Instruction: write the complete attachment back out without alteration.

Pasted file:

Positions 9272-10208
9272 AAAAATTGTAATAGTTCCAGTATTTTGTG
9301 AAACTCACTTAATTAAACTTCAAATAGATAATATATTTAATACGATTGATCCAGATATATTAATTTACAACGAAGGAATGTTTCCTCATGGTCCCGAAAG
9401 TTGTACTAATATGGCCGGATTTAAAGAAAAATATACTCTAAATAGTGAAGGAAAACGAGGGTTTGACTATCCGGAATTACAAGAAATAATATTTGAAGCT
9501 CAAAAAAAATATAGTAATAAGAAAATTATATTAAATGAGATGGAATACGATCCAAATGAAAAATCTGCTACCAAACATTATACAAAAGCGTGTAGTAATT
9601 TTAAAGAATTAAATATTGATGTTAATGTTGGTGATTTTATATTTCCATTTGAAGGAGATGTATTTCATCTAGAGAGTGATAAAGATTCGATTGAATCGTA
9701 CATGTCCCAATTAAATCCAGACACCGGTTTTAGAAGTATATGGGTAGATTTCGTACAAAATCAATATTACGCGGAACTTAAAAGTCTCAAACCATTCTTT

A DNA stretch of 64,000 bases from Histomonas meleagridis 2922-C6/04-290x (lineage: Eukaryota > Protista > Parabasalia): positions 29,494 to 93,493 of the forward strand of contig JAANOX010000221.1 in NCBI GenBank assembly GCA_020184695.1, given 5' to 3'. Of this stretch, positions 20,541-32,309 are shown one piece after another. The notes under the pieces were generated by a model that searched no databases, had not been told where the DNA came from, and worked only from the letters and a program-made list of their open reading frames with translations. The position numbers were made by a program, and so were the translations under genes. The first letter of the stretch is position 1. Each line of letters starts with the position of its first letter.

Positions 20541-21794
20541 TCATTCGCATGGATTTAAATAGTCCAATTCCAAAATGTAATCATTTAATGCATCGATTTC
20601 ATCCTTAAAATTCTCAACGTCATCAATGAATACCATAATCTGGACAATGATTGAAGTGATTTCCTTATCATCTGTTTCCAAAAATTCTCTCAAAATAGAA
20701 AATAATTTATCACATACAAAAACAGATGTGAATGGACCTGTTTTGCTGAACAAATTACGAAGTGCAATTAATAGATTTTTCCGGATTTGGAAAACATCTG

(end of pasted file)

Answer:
Positions 9272-10208
9272 AAAAATTGTAATAGTTCCAGTATTTTGTG
9301 AAACTCACTTAATTAAACTTCAAATAGATAATATATTTAATACGATTGATCCAGATATATTAATTTACAACGAAGGAATGTTTCCTCATGGTCCCGAAAG
9401 TTGTACTAATATGGCCGGATTTAAAGAAAAATATACTCTAAATAGTGAAGGAAAACGAGGGTTTGACTATCCGGAATTACAAGAAATAATATTTGAAGCT
9501 CAAAAAAAATATAGTAATAAGAAAATTATATTAAATGAGATGGAATACGATCCAAATGAAAAATCTGCTACCAAACATTATACAAAAGCGTGTAGTAATT
9601 TTAAAGAATTAAATATTGATGTTAATGTTGGTGATTTTATATTTCCATTTGAAGGAGATGTATTTCATCTAGAGAGTGATAAAGATTCGATTGAATCGTA
9701 CATGTCCCAATTAAATCCAGACACCGGTTTTAGAAGTATATGGGTAGATTTCGTACAAAATCAATATTACGCGGAACTTAAAAGTCTCAAACCATTCTTT

A DNA stretch of 64,000 bases from Histomonas meleagridis 2922-C6/04-290x (lineage: Eukaryota > Protista > Parabasalia): positions 29,494 to 93,493 of the forward strand of contig JAANOX010000221.1 in NCBI GenBank assembly GCA_020184695.1, given 5' to 3'. Of this stretch, positions 20,541-32,309 are shown one piece after another. The notes under the pieces were generated by a model that searched no databases, had not been told where the DNA came from, and worked only from the letters and a program-made list of their open reading frames with translations. The position numbers were made by a program, and so were the translations under genes. The first letter of the stretch is position 1. Each line of letters starts with the position of its first letter.

Positions 20541-21794
20541 TCATTCGCATGGATTTAAATAGTCCAATTCCAAAATGTAATCATTTAATGCATCGATTTC
20601 ATCCTTAAAATTCTCAACGTCATCAATGAATACCATAATCTGGACAATGATTGAAGTGATTTCCTTATCATCTGTTTCCAAAAATTCTCTCAAAATAGAA
20701 AATAATTTATCACATACAAAAACAGATGTGAATGGACCTGTTTTGCTGAACAAATTACGAAGTGCAATTAATAGATTTTTCCGGATTTGGAAAACATCTG